For years politics in East Village and Ukrainian Village was dominated by one man: Big Dan Rostenkowski. Inheriting the 32nd Ward Democratic organization built by his father, longtime alderman Joe, he held office—state rep, committeeman, congressman—for more than 40 years.

Even after he was elected to the U.S. House of Representatives in 1959, Rosty, as locals called him, kept his thumb on the ward. He took his father’s place as committeeman beginning in ’61, and it wasn’t until the 1980s, when he was chair of the House Ways and Means Committee, that he handpicked an acolyte, 32nd Ward alderman Terry Gabinski, to run the local ward office for him. Gabinski succeeded him as committeeman in 1988.

Rostenkowski and Gabinski controlled their villagers with the stick of brute force and fearmongering and the carrot of services like garbage collection and snow removal. On election day they sent out thick-necked patronage workers to lurk outside polling places, passing out palm cards and intimidating the locals so they wouldn’t stray from the fold. If intimidation didn’t work, there was always the race card. During the 1983 mayoral race, Rostenkowski and Gabinski put their support behind every white candidate who ran against Harold Washington—even a Republican, Bernie Epton. It was their way of letting the little people know they weren’t going to let the blacks take over.

Rostenkowski’s downfall came in 1994, when he was indicted on 17 felony counts, charged with ghost payrolling and embezzling. Undaunted, he continued with his reelection campaign only to be ousted by voters in favor of Michael P. Flanagan, a Republican who lasted all of one term before Rod Blagojevich won the district back for the Democrats in 1996. That same year Rostenkowski pleaded guilty on two counts for improper use of official funds and served 15 months in prison. (He was one of the scores of people Bill Clinton pardoned in 2000 just before leaving office.)

His old organization, however, held on for another decade or so. In the early 90s, during the redistricting the City Council undertakes every ten years, the area had been split into two wards, the First and the 32nd. East Village went into the First Ward, in part because Gabinski didn’t want to have to deal with all the yuppies moving in there. But Ukrainian Village stayed where it was, though it took some gerrymandering to keep it there: the southern boundary was extended two blocks south along Hoyne to hook the area to the rest of the 32nd, which had been extended far enough north to encompass parts of Lakeview and Roscoe Village. (One local wag calls the neighborhood the “balls of the ward.”)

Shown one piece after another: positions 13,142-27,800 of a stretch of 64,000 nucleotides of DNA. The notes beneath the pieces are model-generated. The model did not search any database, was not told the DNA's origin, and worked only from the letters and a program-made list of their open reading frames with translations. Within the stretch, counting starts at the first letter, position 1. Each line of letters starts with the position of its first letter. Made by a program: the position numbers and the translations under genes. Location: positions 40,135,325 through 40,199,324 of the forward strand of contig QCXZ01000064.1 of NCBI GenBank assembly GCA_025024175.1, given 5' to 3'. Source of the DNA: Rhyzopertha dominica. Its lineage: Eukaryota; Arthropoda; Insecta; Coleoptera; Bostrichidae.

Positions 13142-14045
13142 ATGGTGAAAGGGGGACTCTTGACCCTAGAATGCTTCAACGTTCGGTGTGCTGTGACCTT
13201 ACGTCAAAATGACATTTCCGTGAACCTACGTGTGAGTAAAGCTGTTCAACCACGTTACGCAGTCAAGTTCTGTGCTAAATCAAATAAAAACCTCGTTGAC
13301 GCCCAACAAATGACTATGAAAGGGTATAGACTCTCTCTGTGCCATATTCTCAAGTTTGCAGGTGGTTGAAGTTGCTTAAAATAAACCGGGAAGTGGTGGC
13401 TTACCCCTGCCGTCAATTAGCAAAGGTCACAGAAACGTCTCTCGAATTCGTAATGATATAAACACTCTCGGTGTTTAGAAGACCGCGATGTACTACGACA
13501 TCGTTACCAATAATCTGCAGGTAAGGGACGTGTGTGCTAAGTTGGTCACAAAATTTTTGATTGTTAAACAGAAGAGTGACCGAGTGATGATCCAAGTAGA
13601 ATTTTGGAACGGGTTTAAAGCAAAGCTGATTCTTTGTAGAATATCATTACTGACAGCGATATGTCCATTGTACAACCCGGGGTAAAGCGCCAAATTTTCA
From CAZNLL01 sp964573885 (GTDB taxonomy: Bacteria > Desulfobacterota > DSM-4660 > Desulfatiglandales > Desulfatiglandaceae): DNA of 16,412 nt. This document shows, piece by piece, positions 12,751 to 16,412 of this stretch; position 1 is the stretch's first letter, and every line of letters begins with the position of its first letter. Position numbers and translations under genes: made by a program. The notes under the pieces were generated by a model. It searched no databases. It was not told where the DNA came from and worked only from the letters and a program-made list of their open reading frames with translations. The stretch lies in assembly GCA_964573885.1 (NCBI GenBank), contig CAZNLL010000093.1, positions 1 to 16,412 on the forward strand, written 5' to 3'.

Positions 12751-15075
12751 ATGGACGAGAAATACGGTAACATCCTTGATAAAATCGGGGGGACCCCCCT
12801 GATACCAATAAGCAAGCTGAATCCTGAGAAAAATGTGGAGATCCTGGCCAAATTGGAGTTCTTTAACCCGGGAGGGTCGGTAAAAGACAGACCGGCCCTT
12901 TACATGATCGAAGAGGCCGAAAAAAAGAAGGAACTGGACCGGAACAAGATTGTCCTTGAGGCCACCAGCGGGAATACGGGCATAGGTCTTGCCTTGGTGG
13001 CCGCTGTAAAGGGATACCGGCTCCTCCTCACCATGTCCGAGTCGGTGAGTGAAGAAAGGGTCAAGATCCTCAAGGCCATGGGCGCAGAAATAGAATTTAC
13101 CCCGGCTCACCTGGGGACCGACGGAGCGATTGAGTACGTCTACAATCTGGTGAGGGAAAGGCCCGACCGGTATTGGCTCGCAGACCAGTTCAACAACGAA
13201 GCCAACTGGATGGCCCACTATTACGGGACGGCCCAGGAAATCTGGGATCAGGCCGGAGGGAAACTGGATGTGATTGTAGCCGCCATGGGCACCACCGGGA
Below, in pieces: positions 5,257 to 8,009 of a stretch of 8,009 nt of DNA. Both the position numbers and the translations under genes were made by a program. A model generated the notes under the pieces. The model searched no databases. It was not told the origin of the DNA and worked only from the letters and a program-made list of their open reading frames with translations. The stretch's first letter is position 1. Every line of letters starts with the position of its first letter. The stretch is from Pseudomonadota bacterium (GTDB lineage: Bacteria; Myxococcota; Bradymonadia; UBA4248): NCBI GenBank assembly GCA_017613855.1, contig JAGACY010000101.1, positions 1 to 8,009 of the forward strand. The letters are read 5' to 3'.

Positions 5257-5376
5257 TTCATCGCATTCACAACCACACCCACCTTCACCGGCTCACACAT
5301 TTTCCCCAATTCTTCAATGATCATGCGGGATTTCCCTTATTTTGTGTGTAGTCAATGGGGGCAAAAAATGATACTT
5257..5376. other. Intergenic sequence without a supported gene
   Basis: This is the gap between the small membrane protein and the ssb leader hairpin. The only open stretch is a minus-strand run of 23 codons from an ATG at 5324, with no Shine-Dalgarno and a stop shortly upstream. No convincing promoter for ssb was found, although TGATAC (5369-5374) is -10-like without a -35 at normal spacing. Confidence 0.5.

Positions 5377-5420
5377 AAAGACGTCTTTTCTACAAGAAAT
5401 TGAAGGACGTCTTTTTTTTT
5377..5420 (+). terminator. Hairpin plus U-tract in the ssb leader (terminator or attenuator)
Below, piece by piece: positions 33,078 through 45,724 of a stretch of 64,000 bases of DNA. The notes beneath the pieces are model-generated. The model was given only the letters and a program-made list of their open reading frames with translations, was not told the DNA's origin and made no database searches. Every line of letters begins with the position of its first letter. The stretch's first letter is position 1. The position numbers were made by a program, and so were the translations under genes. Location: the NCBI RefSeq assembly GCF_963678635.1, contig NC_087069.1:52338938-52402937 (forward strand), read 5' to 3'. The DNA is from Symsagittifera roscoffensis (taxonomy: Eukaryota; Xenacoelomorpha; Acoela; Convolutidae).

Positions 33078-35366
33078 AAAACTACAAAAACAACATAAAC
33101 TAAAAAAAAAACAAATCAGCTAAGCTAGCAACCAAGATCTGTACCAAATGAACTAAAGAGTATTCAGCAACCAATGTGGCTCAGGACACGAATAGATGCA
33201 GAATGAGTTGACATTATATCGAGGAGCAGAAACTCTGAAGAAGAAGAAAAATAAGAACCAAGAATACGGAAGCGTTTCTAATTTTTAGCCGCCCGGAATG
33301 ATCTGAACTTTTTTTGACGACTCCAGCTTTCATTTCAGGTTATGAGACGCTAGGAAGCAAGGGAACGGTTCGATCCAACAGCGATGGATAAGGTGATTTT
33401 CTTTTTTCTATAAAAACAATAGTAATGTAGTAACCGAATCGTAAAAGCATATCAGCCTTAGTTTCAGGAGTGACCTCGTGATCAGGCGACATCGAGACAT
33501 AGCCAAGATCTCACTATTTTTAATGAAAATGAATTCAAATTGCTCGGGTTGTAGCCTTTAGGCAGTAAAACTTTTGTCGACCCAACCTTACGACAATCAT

To run the First Ward, Gabinski brought in Jesse Granato, a former aldermanic aide, who won office handily in 1995. But over time East Village residents began showing signs of rebellion. In 1999 community activist Cynthia Soto took on Granato in a titanic aldermanic battle, forcing him into a runoff and losing by only 347 votes despite his machine backing. That race had it all—torn signs, thugs on the corner, accusations of absentee ballot abuse.

But the writing was on the wall for Granato. The new, more affluent voters weren’t as afraid of blacks as the old-timers. They weren’t grateful that the city hauled their trash—they expected it. Most important, many were outraged at the haywire development in the ward, helped by Granato’s liberal hand with zoning changes. Single-family homes were being replaced by hulking condominium units, changing—many said destroying—the character of the neighborhood.

In 2003 these residents provided the votes that drove Granato out of office and swept in Manny Flores. In retrospect, Granato never had a chance. He was dumpy and lumpy and spoke with a classic dese-and-dose Chicago accent. Flores is a handsome young lawyer with an instinctive ability to tell everyone exactly what they want to hear. He was the new East Villagers’ kind of alderman.

Back in the 32nd Ward, Ted Matlak, a Rostenkowski-Gabinski protege, had replaced Gabinski as alderman in 1999, when he stepped down after 30 years in the job. In 2003 Matlak crushed his opponent, Jay Stone, with the help of Water Department chieftain Donald Tomczak, who brought in the usual herd of burly city workers. Unfortunately for Matlak, Tomczak was in prison during the 2007 election season, sentenced to four years for taking nearly $400,000 in bribes from truck drivers doing business with the city.

Matlak’s challenger, a little-known reformer named Scott Waguespack, managed to force Matlak into a runoff—a sure sign that the old machine was sputtering. Without Tomczak to help him, Matlak didn’t have the usual election-day muscle, and Waguespack won a narrow victory thanks to big turnouts in Bucktown, Lakeview, and Roscoe Village, where voters were pissed at Matlak for his prodevelopment zoning changes.

Ukrainian Village voters, many of them older white ethnics, stayed true to Matlak for the most part, giving him about 55 percent of the vote. But when Gabinski opted not to run for reelection as committeeman this year, the great Rostenkowski machine could be declared officially dead.

Both East Village and Ukrainian Village seem to have survived the political changes. Near as I can tell the streets are clean, the snow gets plowed, and the garbage gets hauled even without Matlak, Granato, Gabinski, or Rostenkowski. Property values remain strong, and there’s still plenty of development popping up. Real estate agents tell me the neighborhood’s the new Lincoln Park. It makes you wonder why voters took so long to wise up.v

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